potential for single molecule tracking. Commercially available QDs offer distinct advantages over organic fluorophores,
such as increased photostability and tunable emission spectra, but their cadmium selenide (CdSe) core raises toxicity
concerns. For this reason, replacements for CdSe-based QDs have been sought that can offer equivalent optical
properties. The spectral range, brightness and stability of InP QDs may comprise such a solution. To this end,
LANL/CINT personnel fabricated moderately thick-shell novel InP QDs that retain brightness and emission over time in
an aqueous environment. We are interested in evaluating how the composition and surface properties of these novel QDs
affect their entry and sequestration within the cell. Here we use epifluorescence and transmission electron microscopy
(TEM) to evaluate the structural properties of cultured Xenopus kidney cells (A6; ATCC) that were exposed either to
commercially available CdSe QDs (Qtracker® 565, Invitrogen) or to heterostructured InP QDs (LANL). Epifluorescence
imaging permitted assessment of the general morphology of cells labeled with fluorescent molecular probes (Alexa
Fluor® ® phalloidin; Hoechst 33342), and the prevalence of QD association with cells. In contrast, TEM offered unique
advantages for viewing electron dense QDs at higher resolution with regard to subcellular sequestration and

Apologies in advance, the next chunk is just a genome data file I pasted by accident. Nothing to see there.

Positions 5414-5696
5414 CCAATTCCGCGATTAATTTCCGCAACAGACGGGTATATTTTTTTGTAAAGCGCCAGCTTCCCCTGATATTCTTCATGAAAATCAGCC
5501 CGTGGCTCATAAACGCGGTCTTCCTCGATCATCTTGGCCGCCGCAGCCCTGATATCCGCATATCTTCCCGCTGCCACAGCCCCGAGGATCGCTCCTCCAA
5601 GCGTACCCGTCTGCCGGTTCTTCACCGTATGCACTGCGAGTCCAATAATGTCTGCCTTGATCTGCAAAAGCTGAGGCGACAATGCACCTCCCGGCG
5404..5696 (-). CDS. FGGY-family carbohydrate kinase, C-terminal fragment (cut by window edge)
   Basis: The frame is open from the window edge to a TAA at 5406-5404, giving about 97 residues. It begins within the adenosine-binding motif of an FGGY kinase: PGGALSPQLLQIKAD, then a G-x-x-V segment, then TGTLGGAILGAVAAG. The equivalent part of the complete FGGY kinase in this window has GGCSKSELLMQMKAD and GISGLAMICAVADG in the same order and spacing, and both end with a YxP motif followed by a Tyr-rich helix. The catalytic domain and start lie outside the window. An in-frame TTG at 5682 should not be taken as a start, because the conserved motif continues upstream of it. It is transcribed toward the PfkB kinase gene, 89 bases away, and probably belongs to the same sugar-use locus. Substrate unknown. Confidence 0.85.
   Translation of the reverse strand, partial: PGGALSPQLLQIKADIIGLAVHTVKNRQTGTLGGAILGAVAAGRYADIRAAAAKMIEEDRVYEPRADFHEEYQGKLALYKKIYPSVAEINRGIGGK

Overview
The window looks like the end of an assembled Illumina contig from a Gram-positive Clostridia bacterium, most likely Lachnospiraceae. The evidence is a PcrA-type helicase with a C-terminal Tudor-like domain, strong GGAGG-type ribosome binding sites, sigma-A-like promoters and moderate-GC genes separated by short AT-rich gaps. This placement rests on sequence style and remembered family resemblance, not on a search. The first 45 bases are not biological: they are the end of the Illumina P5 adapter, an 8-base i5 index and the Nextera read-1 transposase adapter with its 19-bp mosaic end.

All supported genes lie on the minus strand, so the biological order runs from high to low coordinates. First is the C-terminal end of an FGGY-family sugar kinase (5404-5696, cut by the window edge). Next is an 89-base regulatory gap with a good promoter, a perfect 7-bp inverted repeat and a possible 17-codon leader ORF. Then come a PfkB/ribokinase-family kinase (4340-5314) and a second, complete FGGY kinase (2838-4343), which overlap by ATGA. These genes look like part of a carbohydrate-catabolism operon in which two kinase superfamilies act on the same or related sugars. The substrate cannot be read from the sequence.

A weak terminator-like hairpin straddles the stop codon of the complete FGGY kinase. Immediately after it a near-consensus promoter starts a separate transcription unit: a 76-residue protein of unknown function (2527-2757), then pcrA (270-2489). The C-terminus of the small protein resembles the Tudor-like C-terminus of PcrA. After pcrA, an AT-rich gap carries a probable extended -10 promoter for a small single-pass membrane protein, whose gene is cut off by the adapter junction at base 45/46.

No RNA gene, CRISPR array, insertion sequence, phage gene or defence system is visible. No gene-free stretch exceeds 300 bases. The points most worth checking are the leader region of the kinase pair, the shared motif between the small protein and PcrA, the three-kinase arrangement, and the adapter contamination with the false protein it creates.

compartmentalization. Preliminary results show that in the absence of targeting moieties, InP QDs (200 nM) can
passively enter cells and sequester nonspecifically in cytosolic regions whereas commercially available targeted QDs
principally associate with membranous structures within the cell. Supported by: NIH 5R01GM084702.
Fluorescence resonance energy transfer (FRET) between a quantum dot (QD) and the pH-sensitive fluorescent protein
mOrange has been used to develop a fluorescent pH-indicator that is bright and photostable enough for applications in
fluorescence imaging, including the tracking of molecules through endocytic pathways. As the molar extinction
coefficient of mOrange increases with pH, the ratio of the mOrange emission to the QD emission (F<sub>A</sub>/F<sub>D</sub>) increases
sharply, producing greater than 10-fold increases in the F<sub>A</sub>/F<sub>D</sub> ratio between pH 4.5 and 7.5. This probe has been
thoroughly characterized and it intracellular imaging potential explored.
Efficient Fluorescence (or Förster) Resonance Energy Transfer (FRET) pairs between fluorescent proteins and quantum
dots (QDs) have a significant potential for ultrasensitive biochemical assays in disease detection and diagnosis. We have
developed such FRET pairs using commercially available QDs as donors and fluorescent protein as acceptor, with
polyhistidine-chelation as the means of bioconjugation. In this study we compared two brands of QDs with different
surface coatings and found that the FRET pair containing EviTags from Evident Technology produced a higher FRET
efficiency due to the shorter donor-acceptor distance. The polyhistidine binds directly to the ZnS capping layer of the
EviTags, whereas the carboxyl QDots from Invitrogen, although having a higher quantum yield, require the addition of
Ni<sup>2+</sup> to the solution in order to facilitate chelation-mediated binding to outer surface of the polymer coating. These
findings have significant implications to QD-based FRET assay design.